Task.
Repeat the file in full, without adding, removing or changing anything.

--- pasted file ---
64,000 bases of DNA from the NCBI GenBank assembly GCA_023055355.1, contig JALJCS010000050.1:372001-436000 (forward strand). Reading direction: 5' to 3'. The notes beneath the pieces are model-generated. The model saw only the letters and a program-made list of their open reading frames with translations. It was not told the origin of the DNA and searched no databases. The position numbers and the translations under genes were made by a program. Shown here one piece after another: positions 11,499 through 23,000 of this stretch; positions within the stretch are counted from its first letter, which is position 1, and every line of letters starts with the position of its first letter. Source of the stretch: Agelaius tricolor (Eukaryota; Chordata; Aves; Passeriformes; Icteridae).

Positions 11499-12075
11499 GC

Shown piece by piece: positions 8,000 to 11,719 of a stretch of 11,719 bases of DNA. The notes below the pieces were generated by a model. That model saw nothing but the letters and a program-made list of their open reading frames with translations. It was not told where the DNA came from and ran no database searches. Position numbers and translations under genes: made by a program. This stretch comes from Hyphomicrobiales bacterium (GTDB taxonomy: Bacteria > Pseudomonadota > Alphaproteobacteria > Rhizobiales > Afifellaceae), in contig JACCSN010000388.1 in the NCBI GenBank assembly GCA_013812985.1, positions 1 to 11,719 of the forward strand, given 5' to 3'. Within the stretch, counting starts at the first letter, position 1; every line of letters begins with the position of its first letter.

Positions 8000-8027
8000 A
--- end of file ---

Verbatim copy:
64,000 bases of DNA from the NCBI GenBank assembly GCA_023055355.1, contig JALJCS010000050.1:372001-436000 (forward strand). Reading direction: 5' to 3'. The notes beneath the pieces are model-generated. The model saw only the letters and a program-made list of their open reading frames with translations. It was not told the origin of the DNA and searched no databases. The position numbers and the translations under genes were made by a program. Shown here one piece after another: positions 11,499 through 23,000 of this stretch; positions within the stretch are counted from its first letter, which is position 1, and every line of letters starts with the position of its first letter. Source of the stretch: Agelaius tricolor (Eukaryota; Chordata; Aves; Passeriformes; Icteridae).

Positions 11499-12075
11499 GC

Shown piece by piece: positions 8,000 to 11,719 of a stretch of 11,719 bases of DNA. The notes below the pieces were generated by a model. That model saw nothing but the letters and a program-made list of their open reading frames with translations. It was not told where the DNA came from and ran no database searches. Position numbers and translations under genes: made by a program. This stretch comes from Hyphomicrobiales bacterium (GTDB taxonomy: Bacteria > Pseudomonadota > Alphaproteobacteria > Rhizobiales > Afifellaceae), in contig JACCSN010000388.1 in the NCBI GenBank assembly GCA_013812985.1, positions 1 to 11,719 of the forward strand, given 5' to 3'. Within the stretch, counting starts at the first letter, position 1; every line of letters begins with the position of its first letter.

Positions 8000-8027
8000 A